But Goodstart Early Learning, the nation’s largest provider with 665 centres, issued a statement saying the plan did not offer “any comfort for the 3,000 casual educators we had to stand down last week”. It warned that it would not be able to keep its centre open unless the government guaranteed it access to the jobkeeper payment scheme.

Speaking to the Seven Network, Morrison indicated that schools across Australia would reopen after the Easter holiday period, but said there would be a protracted period when many students would be participating through e-learning, while those who had to attend in person could do so.

In the latest sign of intensifying restrictions to stop the spread of the virus, the WA premier, Mark McGowan, announced that his state would close its border from Sunday night, with several limited exemptions, such as for health and freight purposes.

“In effect, we will be turning Western Australia into an island within an island – our own country,” he said.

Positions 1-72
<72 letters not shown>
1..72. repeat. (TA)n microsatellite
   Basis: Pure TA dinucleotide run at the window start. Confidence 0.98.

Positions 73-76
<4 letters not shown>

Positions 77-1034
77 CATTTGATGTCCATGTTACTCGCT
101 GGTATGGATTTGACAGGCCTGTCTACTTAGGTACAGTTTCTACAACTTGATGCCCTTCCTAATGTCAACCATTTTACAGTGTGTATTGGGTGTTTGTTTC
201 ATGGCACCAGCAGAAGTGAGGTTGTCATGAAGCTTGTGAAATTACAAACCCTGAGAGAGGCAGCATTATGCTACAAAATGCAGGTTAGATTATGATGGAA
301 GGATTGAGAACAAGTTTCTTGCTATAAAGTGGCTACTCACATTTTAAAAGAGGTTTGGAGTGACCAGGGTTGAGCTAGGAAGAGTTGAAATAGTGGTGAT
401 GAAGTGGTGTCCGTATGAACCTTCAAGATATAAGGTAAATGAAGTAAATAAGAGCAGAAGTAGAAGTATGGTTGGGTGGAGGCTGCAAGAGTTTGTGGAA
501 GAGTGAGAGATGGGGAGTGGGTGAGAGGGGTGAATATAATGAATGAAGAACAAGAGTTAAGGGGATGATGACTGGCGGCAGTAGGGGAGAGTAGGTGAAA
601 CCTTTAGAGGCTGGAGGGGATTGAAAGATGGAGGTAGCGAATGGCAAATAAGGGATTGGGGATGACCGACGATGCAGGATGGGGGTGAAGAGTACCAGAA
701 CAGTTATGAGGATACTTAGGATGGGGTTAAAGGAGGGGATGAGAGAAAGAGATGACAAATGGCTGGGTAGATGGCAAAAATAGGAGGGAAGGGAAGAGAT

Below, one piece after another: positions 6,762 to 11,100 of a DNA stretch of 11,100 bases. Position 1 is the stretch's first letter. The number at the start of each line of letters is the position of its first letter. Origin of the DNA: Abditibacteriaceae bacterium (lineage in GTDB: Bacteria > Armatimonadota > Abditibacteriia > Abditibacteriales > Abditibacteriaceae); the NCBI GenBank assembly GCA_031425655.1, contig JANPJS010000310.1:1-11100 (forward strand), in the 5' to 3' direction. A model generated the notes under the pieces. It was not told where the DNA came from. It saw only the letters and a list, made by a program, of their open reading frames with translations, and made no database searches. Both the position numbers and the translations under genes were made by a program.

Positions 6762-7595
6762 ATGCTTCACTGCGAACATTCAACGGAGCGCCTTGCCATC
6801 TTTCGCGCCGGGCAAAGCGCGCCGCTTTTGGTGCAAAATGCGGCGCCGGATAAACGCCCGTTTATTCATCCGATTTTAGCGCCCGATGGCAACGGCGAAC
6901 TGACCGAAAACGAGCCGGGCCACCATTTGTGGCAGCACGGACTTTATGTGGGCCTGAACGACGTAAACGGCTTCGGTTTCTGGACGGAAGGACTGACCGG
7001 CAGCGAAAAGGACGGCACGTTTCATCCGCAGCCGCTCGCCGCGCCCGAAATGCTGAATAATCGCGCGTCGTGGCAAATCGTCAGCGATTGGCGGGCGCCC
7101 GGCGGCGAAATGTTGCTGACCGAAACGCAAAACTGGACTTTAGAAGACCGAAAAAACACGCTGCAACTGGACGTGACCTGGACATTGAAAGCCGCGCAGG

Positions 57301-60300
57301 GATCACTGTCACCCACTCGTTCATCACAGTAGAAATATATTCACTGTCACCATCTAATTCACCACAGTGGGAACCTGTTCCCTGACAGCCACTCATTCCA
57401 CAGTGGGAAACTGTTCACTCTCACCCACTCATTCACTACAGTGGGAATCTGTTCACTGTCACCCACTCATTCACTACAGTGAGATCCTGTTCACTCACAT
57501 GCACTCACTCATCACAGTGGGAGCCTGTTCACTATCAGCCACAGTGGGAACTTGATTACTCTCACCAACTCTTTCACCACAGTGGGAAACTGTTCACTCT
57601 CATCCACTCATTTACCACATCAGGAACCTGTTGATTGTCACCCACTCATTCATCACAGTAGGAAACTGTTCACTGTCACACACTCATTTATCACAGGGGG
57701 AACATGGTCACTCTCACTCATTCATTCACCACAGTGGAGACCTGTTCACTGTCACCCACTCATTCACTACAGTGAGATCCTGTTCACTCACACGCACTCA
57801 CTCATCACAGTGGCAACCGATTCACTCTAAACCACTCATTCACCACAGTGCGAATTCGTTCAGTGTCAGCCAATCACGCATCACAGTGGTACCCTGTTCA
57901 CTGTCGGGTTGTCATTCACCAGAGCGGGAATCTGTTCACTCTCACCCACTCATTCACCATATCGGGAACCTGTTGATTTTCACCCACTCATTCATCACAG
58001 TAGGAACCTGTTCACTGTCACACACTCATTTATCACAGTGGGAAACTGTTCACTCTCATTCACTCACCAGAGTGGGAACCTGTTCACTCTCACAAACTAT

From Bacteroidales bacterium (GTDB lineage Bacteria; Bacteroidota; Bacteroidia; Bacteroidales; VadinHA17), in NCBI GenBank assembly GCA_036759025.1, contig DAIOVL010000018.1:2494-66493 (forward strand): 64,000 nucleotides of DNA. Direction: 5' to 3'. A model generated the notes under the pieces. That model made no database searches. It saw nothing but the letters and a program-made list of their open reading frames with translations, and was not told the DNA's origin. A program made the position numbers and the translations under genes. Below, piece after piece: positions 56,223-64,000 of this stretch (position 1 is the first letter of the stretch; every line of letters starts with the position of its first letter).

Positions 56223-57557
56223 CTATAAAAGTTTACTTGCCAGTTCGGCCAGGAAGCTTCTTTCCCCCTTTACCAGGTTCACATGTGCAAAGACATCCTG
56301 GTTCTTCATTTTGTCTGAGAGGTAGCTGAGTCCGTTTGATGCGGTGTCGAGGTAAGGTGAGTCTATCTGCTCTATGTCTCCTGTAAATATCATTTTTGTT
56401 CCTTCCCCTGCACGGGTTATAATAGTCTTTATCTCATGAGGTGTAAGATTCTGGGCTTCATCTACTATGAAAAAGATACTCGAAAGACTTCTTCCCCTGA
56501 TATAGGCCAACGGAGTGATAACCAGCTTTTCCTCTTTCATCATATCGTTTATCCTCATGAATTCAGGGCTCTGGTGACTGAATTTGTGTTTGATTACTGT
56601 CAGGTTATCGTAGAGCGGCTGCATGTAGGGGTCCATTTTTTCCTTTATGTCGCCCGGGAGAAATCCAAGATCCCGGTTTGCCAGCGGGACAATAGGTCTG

Morrison declined to be specific when asked on Thursday when Australia’s international border might reopen or other strict restrictions on public gatherings might be lifted. But he took the opportunity to urge Australia to “stay together” and brace for the long haul, ahead of another meeting of the national cabinet on Friday.

“There is a new normal here in Australia and it’s one that we now need to get used to and settle into for that haul over the next six months,” Morrison said. “That is something that will go against the grain for so many, but we adapt. We can change the way we live, but it doesn’t change who we are.”

Morrison became emotional as he recounted being told stories by his grandmother about what they used to do as a family to get through the Great Depression.

While the prime minister said it was a great comfort to him that his family had joined him in Canberra, he added that it was difficult to “imagine the world on the other side of this and to give your family some positive and encouraging news about how amazing Australia is and how we all come out of this”.

Parliament will return on Wednesday next week to pass the $130bn wages subsidy package, which aims to help up to 6m Australians who face an uncertain economic future, the latest in a series of stimulus and support measures. But calls are growing for greater parliamentary oversight of the extraordinary measures being rolled out at a rapid rate to address the Covid-19 pandemic.